Posts Tagged ‘shanghai’

This is the third day, and as the sun is coming up over Manila Bay there is no doubt but what this is going to be another one of those hot, long days. We never knew from one day to the next what each day would hold for us.

At approximately 8:30 a.m. Sgt Downing came up to me and asked that I go with him. I asked, “What for?” He told me that I would help him and some of the other demolition squad dig out the booby traps that we had set for the defense of the Rock. When he asked me to go do this after all the bombs and shells had completely changed the terrain, I knew how dangerous it would be. I was not about to stick my neck out or get my head blown off for the Japs, so I told Downing to tell the Japs that he could not find me. To this day, I have not heard from any of the men that went on that detail.

Here I should like to recognize the twelve Marines in my Service Co., Maintenance Dept., with the Fourth Marine Regiment in Shanghai, China. In addition to Major Williams, a wonderful and great man in battle, others were Pfc. Don Wittke, Cpl. McCormack, Sgt. Blumpkie, Pfc. Rivers, Cpt. Downing, Cpl. “Frenchie” (cannot recall his name); Cpl. Winters, Sgt. Andrews, Sgt. Mize, two others whose names I cannot recall and myself.

On December 24, 1941, all military personnel with the exception of a Navy Chief, Major Williams and we twelve men in the demolition squad were evacuated from Olongapoo, P.I. We were left behind to demolish the submarine base there, and we completed the job on Dec. 26, 1941. From there we were sent to Corregidor, and came aboard the Rock on Dec. 28, 1941. Under the wonderful leadership of Major Williams, we twelve men had the job of setting personnel mines and booby traps until April 9, 1942, when Bataan fell. Immediately the 4th Navy Battalion Reserves were formed with Major Williams as commanding officer. He picked Downing, Mize, McCormick and me to be assigned in charge of a company of Navy boys to teach them brush warfare. Later some of the Navy men credited us with saving their lives from the training routines we taught them.

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This is the true story of my life while I was a Prisoner of the Japanese, and it dates back to the day in my life when Corregidor fell into the hands of the Japanese on May 6, 1942.

I was a Marine working as a regimental plumber (Pfc Specialist 4) in the Fourth Marine Regiment, stationed in Shanghai until November 27, 1941, when we were evacuated to the Philippine Islands. Our Service Company was abolished and we were the Demolition Squad until the time Bataan fell on April 9, 1942. We were then assigned to the Fourth Navy Battalion Reserves on Geary Trail, under the command of Major J. F. Williams. The Fourth Navy Battalion consisted of the Army, the Navy that had come on the Rock (Corregidor) after the fall of Bataan and four of us Marines from the Demolition Squad selected by Major Williams. The Marines were Sergeant Myes, Sergeant Downing, Sergeant McCormick [1], and myself, a corporal at that time. Each of us was assigned a company and our job was to teach the Navy how to fight in the brush.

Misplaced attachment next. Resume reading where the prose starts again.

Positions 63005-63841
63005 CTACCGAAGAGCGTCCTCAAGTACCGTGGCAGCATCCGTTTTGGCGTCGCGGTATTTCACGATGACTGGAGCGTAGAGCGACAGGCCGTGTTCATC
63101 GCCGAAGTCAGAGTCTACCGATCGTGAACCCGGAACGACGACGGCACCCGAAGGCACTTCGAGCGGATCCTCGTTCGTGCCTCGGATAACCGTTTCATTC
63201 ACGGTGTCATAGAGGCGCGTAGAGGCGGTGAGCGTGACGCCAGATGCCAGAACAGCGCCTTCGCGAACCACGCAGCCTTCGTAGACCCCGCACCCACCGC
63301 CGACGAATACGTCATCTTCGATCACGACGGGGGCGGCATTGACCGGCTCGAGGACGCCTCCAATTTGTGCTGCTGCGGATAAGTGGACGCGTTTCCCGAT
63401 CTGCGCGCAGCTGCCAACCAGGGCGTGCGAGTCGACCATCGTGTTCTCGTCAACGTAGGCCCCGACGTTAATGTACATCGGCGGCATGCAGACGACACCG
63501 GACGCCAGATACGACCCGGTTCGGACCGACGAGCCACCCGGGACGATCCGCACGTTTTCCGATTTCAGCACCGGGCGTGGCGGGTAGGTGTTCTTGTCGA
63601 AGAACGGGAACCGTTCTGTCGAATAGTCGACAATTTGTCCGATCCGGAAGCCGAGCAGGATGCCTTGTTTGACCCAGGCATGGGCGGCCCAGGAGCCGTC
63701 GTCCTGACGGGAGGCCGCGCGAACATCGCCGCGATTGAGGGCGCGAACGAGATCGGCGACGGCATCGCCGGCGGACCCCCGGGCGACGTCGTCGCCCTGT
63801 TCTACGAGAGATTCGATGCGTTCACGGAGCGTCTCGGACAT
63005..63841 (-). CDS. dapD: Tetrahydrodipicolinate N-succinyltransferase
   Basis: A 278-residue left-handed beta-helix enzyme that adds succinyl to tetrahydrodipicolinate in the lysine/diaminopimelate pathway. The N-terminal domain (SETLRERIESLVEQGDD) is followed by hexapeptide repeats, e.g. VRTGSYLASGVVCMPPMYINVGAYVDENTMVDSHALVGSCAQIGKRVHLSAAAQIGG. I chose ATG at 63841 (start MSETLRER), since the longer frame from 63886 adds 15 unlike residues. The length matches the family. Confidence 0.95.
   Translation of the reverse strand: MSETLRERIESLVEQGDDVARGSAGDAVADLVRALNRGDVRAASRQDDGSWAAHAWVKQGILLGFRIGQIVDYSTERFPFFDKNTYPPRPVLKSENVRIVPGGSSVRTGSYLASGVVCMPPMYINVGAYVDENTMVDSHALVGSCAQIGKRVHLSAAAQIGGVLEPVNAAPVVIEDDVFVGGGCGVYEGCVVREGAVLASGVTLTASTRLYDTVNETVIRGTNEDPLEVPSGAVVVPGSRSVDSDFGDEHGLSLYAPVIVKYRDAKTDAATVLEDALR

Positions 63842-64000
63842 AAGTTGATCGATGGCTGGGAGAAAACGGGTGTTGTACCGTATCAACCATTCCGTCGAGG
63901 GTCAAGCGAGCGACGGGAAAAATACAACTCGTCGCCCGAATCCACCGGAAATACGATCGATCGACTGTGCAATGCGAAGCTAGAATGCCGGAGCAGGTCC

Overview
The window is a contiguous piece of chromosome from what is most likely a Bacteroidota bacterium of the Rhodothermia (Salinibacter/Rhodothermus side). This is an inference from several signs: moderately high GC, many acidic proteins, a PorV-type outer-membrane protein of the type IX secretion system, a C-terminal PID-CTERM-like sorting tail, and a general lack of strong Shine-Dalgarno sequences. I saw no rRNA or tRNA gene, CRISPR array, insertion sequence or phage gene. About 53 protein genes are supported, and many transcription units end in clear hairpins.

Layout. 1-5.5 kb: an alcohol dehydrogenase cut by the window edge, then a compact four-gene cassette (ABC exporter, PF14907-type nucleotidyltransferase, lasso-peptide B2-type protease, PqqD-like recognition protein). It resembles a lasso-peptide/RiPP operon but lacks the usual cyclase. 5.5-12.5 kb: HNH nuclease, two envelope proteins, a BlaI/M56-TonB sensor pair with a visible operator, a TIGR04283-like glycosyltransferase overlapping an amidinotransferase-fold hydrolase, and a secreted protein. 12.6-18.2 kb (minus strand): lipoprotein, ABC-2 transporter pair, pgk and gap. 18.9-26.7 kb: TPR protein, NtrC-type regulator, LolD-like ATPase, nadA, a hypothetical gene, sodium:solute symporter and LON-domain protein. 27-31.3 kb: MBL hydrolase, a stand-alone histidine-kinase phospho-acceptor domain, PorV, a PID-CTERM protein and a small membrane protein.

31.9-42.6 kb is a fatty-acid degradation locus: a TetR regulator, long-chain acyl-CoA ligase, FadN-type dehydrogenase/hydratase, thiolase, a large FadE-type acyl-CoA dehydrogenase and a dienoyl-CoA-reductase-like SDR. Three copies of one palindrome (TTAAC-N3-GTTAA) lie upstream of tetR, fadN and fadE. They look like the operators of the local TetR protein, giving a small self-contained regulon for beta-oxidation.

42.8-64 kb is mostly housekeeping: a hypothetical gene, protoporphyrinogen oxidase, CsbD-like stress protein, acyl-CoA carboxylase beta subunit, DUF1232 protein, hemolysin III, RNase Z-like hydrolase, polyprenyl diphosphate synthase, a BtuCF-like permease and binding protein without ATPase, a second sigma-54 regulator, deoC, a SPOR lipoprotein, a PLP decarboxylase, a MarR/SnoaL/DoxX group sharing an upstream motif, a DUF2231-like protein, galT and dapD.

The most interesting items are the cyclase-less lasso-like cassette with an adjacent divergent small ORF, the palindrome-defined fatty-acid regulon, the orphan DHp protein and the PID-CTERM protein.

We had only three weeks to train them, and I can say truthfully that Major Williams was a man to admire and to fight under. Sure we had it tough, but with his leadership, we shaped the Navy Battalion into a real fighting team.

Word came through at midnight, May 5, 1942 for the Fourth Navy Battalion to move out to Monkey Point as the Japanese had already formed a beach head, and we were to go and defend this part of the Island, and to drive the Japs back into the ocean.

I [sic] took us three hours to travel about one and one-half miles. We had to go through heavy artillery fire all the way. Our orders were to defend Water Tank Hill. The fighting was ferocious, and by the time the white flag of surrender was going out, my Battalion had suffered eighty per cent casualties. (We had been under constant bombardment and shell-fire since April 9, 1942.) It was about twelve noon on May 6 when we were told to throw down our arms, but we were to destroy all of the weapons that we could. This was done by throwing away the bolts in our rifles and bending the barrels of all fire arms that we could.

Our orders after that were to withdraw into Malinta Tunnel, and here it was that General Wainwright surrendered all the personnel which consisted of the 4th Marines, Army, Navy, and civilians that were on Corregidor (the Rock) at this time. This also included the surrender of Fort Frank, Fort Drum, and Fort Hughes.

It was near 4 P.M., May 6, 1942, when Colonel Sato of the Japanese Army came marching through the Tunnel and told us that the war was over and that we were prisoners of the Emperor of Japan. This is where I would like to start to tell you of Three Years, Four Months and Nine Days of Hell while I was a prisoner of the Japanese.